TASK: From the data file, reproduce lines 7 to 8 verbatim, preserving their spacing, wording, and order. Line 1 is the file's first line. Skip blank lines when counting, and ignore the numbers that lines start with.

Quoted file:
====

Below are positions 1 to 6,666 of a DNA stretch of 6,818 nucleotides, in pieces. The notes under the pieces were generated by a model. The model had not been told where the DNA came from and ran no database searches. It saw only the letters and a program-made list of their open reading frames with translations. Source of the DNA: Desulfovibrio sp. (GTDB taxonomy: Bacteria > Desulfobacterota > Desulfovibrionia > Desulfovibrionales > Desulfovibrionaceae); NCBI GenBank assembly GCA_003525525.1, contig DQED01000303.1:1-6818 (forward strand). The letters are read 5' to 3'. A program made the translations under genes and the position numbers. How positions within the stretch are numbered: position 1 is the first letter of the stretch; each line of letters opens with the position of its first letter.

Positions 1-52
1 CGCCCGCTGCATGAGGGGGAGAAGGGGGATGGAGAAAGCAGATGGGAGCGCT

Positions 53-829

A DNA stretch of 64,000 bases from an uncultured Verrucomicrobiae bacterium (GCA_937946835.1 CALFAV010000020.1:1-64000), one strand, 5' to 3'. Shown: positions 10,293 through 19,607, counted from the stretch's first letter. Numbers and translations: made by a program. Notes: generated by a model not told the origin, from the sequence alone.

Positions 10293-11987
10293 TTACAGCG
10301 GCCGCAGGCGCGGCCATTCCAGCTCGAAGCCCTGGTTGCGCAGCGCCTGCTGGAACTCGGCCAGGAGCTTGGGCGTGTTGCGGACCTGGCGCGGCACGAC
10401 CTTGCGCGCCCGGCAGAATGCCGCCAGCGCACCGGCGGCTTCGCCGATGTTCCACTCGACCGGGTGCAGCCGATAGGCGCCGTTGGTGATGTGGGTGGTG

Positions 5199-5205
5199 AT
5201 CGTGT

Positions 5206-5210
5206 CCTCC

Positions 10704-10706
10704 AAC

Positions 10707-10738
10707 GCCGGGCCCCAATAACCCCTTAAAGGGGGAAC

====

10293 TTACAGCG
10301 GCCGCAGGCGCGGCCATTCCAGCTCGAAGCCCTGGTTGCGCAGCGCCTGCTGGAACTCGGCCAGGAGCTTGGGCGTGTTGCGGACCTGGCGCGGCACGAC